Our first Roundtable of September examines “A Chance in Hell,” by Corinne Reilly. Visiting a combat hospital in Kandahar, Afghanistan, Reilly shows the endless challenges of trauma medicine just a helicopter flight away from the front lines. The project, which includes photos and video by Ross Taylor, ran last month in The Virginian-Pilot.

For full bios of the Roundtable editors, see our introductory post.

Tom Huang
Sunday and enterprise editor, The Dallas Morning News

I’m intrigued by Corinne Reilly’s use of “you” in the last section of her story. The second person perspective often results in awkward, self-conscious writing. The last time I can recall it being used to decent effect – more or less – was in Jay McInerney’s 1984 novel, “Bright Lights, Big City.”

(For a list of notable second person narratives, check out this Wikipedia page.)

But Reilly’s use of “you” is a stroke of genius, elevating an already strong piece of reportage to one that resonates deeply. Here’s why I think it works:

The reporter remains disciplined. As a narrator, Reilly keeps herself out of the story until the final section. Many writers would be tempted to tell the entire story in first person (“This is what I experienced, and I lived to tell the tale!”), but Reilly is wiser. Like most good narrative reporters, she checks her ego at the door and restricts herself to being a fly on the wall (to mix metaphors). When she does introduce the second person, she uses it sparingly.

The reporter surprises us. Reilly recounts the story in taut documentary style up until the final passage – and then the second person comes out of nowhere:

Looking at him now, quiet and still for the first time since he arrived, you begin to notice things about him besides his terrible wounds.

You notice how young his face is. You notice that he’s tall.

You notice his muscles, how lean and toned he is.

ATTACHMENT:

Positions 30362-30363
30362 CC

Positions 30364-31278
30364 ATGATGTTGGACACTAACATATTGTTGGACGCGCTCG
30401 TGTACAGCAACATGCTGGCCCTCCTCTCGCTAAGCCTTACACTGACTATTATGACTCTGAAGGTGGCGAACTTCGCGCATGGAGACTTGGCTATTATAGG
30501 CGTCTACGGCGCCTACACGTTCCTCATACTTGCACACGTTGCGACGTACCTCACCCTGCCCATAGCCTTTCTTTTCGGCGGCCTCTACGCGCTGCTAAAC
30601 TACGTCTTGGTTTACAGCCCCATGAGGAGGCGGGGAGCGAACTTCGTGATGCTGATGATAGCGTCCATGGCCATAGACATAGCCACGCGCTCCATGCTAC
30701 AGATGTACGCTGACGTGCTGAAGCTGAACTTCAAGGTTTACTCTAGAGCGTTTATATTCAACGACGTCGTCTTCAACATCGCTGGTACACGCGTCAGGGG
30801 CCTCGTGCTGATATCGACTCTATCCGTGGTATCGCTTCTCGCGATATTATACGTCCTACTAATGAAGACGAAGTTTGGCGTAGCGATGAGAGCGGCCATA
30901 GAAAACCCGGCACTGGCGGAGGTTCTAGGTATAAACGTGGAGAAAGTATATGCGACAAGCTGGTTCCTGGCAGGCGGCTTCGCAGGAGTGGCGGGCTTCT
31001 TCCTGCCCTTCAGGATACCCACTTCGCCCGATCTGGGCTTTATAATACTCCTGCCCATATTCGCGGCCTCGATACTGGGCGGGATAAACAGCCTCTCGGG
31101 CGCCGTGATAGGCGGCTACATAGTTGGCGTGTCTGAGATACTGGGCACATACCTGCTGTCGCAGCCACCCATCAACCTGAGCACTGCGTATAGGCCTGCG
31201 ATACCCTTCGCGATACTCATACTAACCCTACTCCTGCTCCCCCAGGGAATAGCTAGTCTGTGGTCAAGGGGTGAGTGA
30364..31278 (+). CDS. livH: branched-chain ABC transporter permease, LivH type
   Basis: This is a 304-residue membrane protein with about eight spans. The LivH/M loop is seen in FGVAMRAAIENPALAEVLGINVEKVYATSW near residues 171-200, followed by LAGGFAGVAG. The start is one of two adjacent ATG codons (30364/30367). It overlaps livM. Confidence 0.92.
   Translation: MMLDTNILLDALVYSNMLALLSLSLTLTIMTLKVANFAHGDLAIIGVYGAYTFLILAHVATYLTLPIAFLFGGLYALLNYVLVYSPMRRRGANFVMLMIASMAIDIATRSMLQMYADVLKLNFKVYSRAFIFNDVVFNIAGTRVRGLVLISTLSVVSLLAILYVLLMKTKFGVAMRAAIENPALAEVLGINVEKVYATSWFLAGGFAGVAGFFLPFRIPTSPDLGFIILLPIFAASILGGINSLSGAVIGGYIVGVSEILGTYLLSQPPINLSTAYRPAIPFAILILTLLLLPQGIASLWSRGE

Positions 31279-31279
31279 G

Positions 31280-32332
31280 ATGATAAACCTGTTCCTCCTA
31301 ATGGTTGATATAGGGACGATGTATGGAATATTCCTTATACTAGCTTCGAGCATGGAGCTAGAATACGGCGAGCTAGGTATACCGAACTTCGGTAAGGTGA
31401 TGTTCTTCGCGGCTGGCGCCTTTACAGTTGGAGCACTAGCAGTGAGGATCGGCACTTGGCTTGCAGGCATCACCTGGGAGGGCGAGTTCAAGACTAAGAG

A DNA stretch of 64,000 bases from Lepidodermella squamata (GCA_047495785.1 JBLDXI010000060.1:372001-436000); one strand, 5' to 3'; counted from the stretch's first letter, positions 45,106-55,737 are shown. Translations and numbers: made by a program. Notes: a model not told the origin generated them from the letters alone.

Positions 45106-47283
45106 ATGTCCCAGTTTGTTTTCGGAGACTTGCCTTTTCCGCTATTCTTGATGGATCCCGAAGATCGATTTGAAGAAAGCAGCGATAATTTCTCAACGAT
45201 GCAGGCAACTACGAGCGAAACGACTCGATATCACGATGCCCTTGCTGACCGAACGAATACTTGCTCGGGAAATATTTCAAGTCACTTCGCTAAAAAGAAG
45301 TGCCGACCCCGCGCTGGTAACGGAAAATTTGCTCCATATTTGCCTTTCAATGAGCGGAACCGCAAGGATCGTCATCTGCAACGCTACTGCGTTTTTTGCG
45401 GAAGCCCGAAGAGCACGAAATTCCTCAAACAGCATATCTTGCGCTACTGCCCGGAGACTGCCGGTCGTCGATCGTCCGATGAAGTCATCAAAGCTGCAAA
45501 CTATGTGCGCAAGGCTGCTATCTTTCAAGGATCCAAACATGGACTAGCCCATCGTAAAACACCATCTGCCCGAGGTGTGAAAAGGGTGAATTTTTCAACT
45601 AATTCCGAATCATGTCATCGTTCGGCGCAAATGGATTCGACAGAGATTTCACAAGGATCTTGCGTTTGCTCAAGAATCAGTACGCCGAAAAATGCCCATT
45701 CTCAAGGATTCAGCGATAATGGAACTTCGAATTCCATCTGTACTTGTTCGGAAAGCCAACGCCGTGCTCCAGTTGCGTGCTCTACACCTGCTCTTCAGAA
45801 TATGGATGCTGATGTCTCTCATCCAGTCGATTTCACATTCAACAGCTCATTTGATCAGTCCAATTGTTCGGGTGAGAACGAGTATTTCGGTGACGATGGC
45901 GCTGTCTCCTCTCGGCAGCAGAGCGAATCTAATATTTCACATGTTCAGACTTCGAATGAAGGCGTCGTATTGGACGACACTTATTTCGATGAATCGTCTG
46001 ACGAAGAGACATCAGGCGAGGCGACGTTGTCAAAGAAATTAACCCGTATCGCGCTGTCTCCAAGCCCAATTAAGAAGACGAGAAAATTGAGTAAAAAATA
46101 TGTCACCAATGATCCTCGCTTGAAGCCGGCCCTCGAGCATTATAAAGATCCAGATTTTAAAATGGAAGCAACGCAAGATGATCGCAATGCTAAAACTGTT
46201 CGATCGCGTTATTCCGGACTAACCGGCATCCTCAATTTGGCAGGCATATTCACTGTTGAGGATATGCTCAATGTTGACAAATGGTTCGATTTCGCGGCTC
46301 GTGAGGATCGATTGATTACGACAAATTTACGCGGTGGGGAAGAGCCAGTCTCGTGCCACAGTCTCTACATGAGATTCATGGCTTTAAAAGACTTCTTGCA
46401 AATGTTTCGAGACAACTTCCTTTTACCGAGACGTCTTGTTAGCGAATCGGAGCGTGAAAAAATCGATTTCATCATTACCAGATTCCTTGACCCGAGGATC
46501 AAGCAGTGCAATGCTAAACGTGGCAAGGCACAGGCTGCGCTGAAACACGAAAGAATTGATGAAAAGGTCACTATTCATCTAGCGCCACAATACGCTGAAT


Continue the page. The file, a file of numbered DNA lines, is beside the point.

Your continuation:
You figure he has to be an athlete.

Maybe he is – was – a football player.

You notice the two words scrawled on the back of his forearm, and you wonder whether, after this, he’d get them tattooed there again: “No regrets.”

It’s jarring. It makes the reader pause. And then it works, because it is jarring: The narrator is shocked to remember that, even in a situation that would desensitize most people, she and the people she is writing about are thinking, feeling human beings.

The reporter presents an epiphany. Reilly doesn’t dwell on her feelings, because they aren’t really the point, at least not in this story. Instead, she uses the second person perspective to present an epiphany: After wondering about the wounded soldier’s future from her own perspective and that of others in the room with her, the narrator suddenly reveals that, unlike so many wounded before him, this soldier is someone the trauma team knows.

 

You think about the long recovery, all the rehab, the prosthesis. You wonder what he dreamed about doing after the Army and whether he’ll still be able to do it.

Then you realize you’ve seen him before.

The reporter connects with the reader. By using the second person, Reilly avoids the more exclusive “I” and allows the reader to imagine being there in the operating room with the doctors and nurses. We can all relate to moments when we observe a person – someone we initially think of as a stranger – in one context and then suddenly recognize them from another context. It’s a universal moment, and one that brings a deeper sense of humanity to Reilly’s excellent storytelling.

Jacqui Banaszynski
Knight Chair professor, Missouri School of Journalism

I’ll start with a dare: Read Part 1 of “A Chance in Hell.” Now try not to read the rest.

I had little intention of reading all five parts of Reilly’s series in one sitting. I figured I’d read Part 1 for purposes of this forum, then set aside the others to get to … someday. I had all the same excuses all readers do: Behind on my work. Errands to run. Friends to see. Tired. And not thrilled about reading yet another war story.